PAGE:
Posted by: Christian | April 13, 2008

Counterinsurgency in Modern War: A Book (Chapter) Review

This will be a review of a single chapter within the edited volume Counterinsurgency in Modern Warfare, edited by Daniel Marston and Carter Malkasian (Osprey Publishing, 2008). I know Afghanistan well enough to offer some commentary on the chapter by Daniel Marston, the rest I will read out of curiosity. I’m not an aspiring COIN scholar in anyway whatsoever. My interest in COIN only relates to Afghanistan.

There are 13 chapters in the book, each by a different author, covering case studies from the beginning of the 20th century to the present:

1. British Aid to the Civil Power: Ireland 1916-21 to Palestine 1948
2. US Operations in the Philippines 1898-1948
3. The Banana Wars
4. German Partisan Operations 1939-45
5. French Operations from Indo-China to Algeria: 1945-63
6. British COIN in Malaya 1948-60
7. US Operations in Vietnam
8. British Operations in Aden
9. British Operations in Northern Ireland
10. The Rhodesian Experience
11. Israeli Operations
12. Operations in Afghanistan
13. US and British Operations in Iraq

So on to Chapter 12 : Lessons in 21st-Century Counterinsurgency: Afghanistan 2001-2007 by Daniel Marston. The post 9/11 era in Afghanistan is given a total of 21 pages in this chapter, so it obviously doesn’t go into too many micro-details. Dr. Marston only occasionally makes a point that I disagree with, and I am in broad agreement with his conclusions.

One example of an argument I disagree with is that the Panjshiri Tajik domination of the the security, intel and military ministries in the immediate post-war period played a role in alienating Pashtuns. This alienation, I and some others believe, was confined to some mostly irrelevant Pashtuns (irrelevant as in they had noting to do with the insurgency) such as those in Afghan Mellat who have (had?) very weak connections to the community. The alienation was mostly due to the behavior of Pashtun allies who used their newfound American-sourced power to marginalize, exploit and sometimes even brutalize those outside their patronage/support networks (i.e., Pacha Khan Zadran) in their areas of control. The central government did not have the presence to alienate people with at this time (to a level of resorting to violence). Marston does go on to provide the local context for the alienation of many rural Pashtuns and provides all the well-known causes. So basically I just wanted a qualifier on the “Tajik” factor. This may seem like not such a big point to make, but it just doesn’t fit into my bias against seeing national level politics as one of the most significant factors in motivating the local insurgents. I believe there has been too much attention given to elite positioning and too little to local conditions. But like I said, Marston doesn’t neglect the other factors, he just doesn’t rank them or qualify them to any significant degree.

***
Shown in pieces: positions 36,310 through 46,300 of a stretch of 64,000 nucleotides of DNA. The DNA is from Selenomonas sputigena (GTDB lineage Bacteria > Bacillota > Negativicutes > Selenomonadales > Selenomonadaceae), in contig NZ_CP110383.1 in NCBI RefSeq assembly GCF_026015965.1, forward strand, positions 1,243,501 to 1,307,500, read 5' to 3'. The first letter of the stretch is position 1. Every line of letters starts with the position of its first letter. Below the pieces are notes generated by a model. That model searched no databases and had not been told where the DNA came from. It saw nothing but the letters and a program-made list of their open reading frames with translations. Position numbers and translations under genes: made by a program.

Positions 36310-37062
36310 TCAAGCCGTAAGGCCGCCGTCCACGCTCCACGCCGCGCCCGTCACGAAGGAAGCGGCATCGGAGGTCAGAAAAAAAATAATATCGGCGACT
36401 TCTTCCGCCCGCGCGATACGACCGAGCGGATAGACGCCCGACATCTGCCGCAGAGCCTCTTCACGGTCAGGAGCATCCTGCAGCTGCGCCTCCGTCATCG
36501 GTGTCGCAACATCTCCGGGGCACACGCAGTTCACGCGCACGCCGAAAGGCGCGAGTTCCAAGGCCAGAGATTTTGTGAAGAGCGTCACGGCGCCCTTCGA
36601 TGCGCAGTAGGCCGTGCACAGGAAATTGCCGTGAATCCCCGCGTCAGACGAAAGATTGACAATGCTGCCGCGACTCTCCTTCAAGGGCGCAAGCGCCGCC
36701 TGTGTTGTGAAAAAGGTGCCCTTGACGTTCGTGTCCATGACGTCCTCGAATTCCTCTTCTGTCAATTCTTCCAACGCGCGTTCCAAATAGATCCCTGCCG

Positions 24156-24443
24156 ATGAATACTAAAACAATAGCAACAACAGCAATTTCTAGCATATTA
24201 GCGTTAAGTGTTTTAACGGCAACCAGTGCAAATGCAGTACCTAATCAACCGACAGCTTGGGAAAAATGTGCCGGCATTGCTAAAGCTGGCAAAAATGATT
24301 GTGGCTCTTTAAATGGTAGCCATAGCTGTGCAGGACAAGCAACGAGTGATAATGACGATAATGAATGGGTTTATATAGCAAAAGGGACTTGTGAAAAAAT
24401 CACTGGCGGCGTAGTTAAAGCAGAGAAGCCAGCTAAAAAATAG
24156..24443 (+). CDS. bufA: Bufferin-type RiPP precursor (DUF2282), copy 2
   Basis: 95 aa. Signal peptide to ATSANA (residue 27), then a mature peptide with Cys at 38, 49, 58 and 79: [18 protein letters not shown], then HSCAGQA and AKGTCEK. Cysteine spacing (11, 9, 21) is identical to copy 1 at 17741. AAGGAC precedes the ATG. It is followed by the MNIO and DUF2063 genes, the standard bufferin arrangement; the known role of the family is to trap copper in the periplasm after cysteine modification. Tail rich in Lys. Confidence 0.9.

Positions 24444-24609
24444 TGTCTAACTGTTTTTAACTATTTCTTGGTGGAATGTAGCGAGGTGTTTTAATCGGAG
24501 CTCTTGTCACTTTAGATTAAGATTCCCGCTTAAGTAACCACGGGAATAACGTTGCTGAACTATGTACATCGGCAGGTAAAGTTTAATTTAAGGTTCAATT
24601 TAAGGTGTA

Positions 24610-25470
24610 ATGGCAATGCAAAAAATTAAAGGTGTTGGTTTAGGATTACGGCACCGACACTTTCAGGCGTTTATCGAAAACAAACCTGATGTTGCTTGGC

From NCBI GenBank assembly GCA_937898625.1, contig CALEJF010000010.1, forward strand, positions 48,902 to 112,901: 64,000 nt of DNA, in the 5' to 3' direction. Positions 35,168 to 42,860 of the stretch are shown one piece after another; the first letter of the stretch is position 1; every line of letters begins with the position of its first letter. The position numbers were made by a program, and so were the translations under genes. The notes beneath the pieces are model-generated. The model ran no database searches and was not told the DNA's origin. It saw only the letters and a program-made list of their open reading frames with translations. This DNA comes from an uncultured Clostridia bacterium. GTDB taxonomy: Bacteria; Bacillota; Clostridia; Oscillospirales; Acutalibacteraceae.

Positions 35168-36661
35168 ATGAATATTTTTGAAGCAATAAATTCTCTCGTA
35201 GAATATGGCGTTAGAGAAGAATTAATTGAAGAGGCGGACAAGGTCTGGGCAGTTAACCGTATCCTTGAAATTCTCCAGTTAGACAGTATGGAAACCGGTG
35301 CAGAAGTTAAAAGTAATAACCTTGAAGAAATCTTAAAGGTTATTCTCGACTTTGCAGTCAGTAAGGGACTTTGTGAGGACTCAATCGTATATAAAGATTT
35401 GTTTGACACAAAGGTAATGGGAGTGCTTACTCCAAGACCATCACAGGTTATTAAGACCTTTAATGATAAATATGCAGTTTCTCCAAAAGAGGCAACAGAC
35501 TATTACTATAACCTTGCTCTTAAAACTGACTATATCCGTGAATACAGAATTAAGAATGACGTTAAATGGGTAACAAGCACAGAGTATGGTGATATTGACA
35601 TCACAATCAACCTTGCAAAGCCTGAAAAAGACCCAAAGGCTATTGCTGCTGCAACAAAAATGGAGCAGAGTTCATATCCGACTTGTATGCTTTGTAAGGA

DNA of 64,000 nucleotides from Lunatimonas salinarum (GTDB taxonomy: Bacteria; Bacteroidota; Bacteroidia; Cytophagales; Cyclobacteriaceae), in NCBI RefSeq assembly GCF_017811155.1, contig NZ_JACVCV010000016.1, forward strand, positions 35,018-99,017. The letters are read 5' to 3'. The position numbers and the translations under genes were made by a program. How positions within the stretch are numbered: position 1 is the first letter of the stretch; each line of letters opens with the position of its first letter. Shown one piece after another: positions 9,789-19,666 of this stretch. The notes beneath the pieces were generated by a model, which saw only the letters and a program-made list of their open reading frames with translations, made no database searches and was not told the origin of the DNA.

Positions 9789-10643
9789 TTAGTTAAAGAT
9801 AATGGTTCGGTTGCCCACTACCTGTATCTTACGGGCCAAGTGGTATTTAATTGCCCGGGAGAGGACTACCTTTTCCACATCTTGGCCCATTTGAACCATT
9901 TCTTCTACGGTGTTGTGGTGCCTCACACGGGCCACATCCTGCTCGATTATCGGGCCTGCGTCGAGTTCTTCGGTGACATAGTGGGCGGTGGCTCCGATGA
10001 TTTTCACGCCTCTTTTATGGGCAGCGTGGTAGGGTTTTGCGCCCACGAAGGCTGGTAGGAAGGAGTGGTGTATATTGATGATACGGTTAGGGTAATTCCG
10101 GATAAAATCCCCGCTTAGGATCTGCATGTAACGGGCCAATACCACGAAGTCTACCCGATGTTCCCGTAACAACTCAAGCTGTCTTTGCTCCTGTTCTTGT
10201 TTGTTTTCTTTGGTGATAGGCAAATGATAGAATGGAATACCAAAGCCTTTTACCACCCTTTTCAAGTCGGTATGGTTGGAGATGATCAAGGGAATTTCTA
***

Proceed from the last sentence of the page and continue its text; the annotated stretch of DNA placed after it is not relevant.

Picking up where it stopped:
Marston’s discussion of the PRTs is in line with most of the civil-military literature that I’ve read. I agree with all his criticisms of the PRTs, though I thought he could have talked more about how PRTs can undermine government authority and/or prevent its establishment. You will also not find the aid community’s criticisms of PRTs (i.e., the “militarization” of aid argument).

On the military front Marston provides the general narrative of the 2001-2007 time frame (not easy to do with the page number constraint) and includes a discussion of not just US/NATO/ISAF but also the ANA and the ANP. For a quick case study Marston uses Helmand and the Brits’ operations Herrick IV and V.

Marston’s conclusion is that:

The counterinsurgency campaign in Afghanistan was initially unsuccessful because the coalition misunderstood the potential long-term implications of its decision to send in troops; failed to recognize the scope of, and reasons for, local support of a burgeoning insurgency; and failed to understand and apply concepts of counterinsurgency, particularly in its non-military aspects.

Marston then notes the improvements that have been made but stresses the still-existing need for a “single, cohesive, consistent plan of action that could be applied across Afghanistan,” as well as the need for continued political will and the need to better understand the local communities. In this, I am in full agreement.

Reading this chapter should serve as a good introduction to, or a better understanding of, the issues that still need to be addressed. I would suggest for further reading Giustozzi’s book which I reviewed earlier.

And the price is under $19 at Amazon. It’s always nice when hardcover books are affordable. Oh, and props to Osprey Publishing for making the chapter headings within the book available on Amazon. There are so many edited volumes for sale that don’t give the individual article headings, as if we are to somehow magically divine the books’ contents.


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